Golf Club Sierre in Switzerland with Head Greenkeeper Jean Bernard Mattiz (left) and Symbio's Swiss distributor, Fenaco (right)
What needs to change? What do we need to…
…do more of? Training courses need to begin with modules teaching people how grass grows and what it needs. Students still learn very little biology, bar pathogens. We also need to train the trainers, so the latest information and techniques to manage healthy soil without reliance on pesticides is available to students."
…do less of? Invasive management. Yes, aerate, but use pencil tines rather than hollow core. To degrade thatch, don't rip it out, don't dilute it with sand. Degrade it biologically and convert it to humus - the building block of all healthy soil. You only need to use sand for a good playing surface...think about? Soil health. We need to consider what we are doing that upsets the work of nature. The constant inputs of inorganic fertilisers, which are mineral salts, pesticides and water, deplete the soil microbiome, most notably the beneficial microbes that prevent disease, recycle nutrients, and determine if you grow perennial grasses or Poa annua. Another is our carbon footprint. The microbiology in healthy soil captures 3-4 tonnes of carbon per hectare, whereas the reduced microbiome in an intensively managed USGA green in the same space may capture as little as half a tonne. As far as carbon sequestration is concerned, there are huge gains to be made in farming, but turf can also play a significant part in addressing the effects of climate change.
Both images © John Kelley
What do you consider to be your greatest achievement?
To have turf managers tell me they can relax and enjoy their job again because the stress of managing fine turf is removed when healthy rootzones are restored. In the wider industry I hope I started to turn the tide. Now everybody is talking about soil biology. We have seen a massive reduction in inputs and costs. Where some turf managers I met were applying 250kg of Nitrogen a year on their greens with monthly fungicide applications, they're now applying 50-60kg with two or three fungicides a year, if needed. The UK industry is leading the world in successfully reducing reliance on pesticides, and there has been a tremendous improvement in the quality of playing surfaces.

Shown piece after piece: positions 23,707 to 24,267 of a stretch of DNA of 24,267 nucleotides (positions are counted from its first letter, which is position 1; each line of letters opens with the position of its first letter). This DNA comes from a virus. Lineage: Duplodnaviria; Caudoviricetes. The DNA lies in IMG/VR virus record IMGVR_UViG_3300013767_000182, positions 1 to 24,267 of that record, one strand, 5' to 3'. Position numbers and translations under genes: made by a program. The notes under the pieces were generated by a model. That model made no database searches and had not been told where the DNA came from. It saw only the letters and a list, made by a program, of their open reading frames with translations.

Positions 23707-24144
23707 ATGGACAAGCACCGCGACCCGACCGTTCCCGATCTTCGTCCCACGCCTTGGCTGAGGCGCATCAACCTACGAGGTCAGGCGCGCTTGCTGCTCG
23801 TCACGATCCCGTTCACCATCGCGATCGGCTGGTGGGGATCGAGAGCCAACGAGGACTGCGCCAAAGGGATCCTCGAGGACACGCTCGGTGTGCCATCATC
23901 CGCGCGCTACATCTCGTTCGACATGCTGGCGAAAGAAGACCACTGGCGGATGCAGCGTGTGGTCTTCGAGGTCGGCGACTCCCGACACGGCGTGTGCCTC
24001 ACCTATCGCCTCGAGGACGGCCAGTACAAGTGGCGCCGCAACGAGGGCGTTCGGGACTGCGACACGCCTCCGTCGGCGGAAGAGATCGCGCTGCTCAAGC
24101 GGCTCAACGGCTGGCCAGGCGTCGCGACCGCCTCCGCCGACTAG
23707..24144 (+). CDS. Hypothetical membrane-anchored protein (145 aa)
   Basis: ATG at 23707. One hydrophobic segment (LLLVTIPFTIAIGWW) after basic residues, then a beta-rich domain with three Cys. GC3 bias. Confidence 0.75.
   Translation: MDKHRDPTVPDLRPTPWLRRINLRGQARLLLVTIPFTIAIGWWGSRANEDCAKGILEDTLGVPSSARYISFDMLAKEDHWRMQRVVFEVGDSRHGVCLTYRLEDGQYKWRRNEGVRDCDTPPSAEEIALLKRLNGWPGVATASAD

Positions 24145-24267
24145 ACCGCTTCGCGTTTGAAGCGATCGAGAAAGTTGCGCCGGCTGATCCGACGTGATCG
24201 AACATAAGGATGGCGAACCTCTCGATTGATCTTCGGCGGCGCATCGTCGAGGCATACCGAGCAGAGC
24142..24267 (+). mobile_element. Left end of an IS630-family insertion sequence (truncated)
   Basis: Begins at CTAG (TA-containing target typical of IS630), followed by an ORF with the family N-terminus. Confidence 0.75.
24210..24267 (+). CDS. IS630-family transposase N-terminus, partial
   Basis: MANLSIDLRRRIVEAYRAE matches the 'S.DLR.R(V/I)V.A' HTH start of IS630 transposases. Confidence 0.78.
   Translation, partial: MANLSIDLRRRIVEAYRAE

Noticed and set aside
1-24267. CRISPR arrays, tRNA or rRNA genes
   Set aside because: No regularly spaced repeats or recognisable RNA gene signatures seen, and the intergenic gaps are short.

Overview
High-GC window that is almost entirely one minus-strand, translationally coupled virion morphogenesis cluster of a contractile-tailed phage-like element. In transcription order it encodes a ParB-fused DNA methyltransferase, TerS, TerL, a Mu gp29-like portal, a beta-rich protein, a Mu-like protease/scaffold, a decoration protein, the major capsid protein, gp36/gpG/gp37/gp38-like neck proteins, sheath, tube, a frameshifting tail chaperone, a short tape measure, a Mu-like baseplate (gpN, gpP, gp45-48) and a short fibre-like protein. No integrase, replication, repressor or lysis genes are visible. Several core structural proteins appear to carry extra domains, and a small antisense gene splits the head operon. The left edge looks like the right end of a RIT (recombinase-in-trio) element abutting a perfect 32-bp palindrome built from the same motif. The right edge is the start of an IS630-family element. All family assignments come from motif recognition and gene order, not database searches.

What's your hope for the industry in the future?
That it continues to learn. It's fascinating to think where science is heading and what opportunities future technologies and education will bring in the decades to come. Evidence shows that adopting natural practices reduces stress, so I hope that turf managers will enjoy better quality of life from growing grass naturally.
What's next for Symbio?
It's now owned by the Origin group of companies. With its backing, the amenity turf division will continue to expand its UK and international markets, benefitting from excellent research facilities to increase the pace of product development. The staff team has expanded with several key appointments, enabling a greater number of venues to access their knowledge and expertise.
Do you have a departing message for today's turf managers?
Grass grows best in healthy soil. You are its custodians, so it's over to you.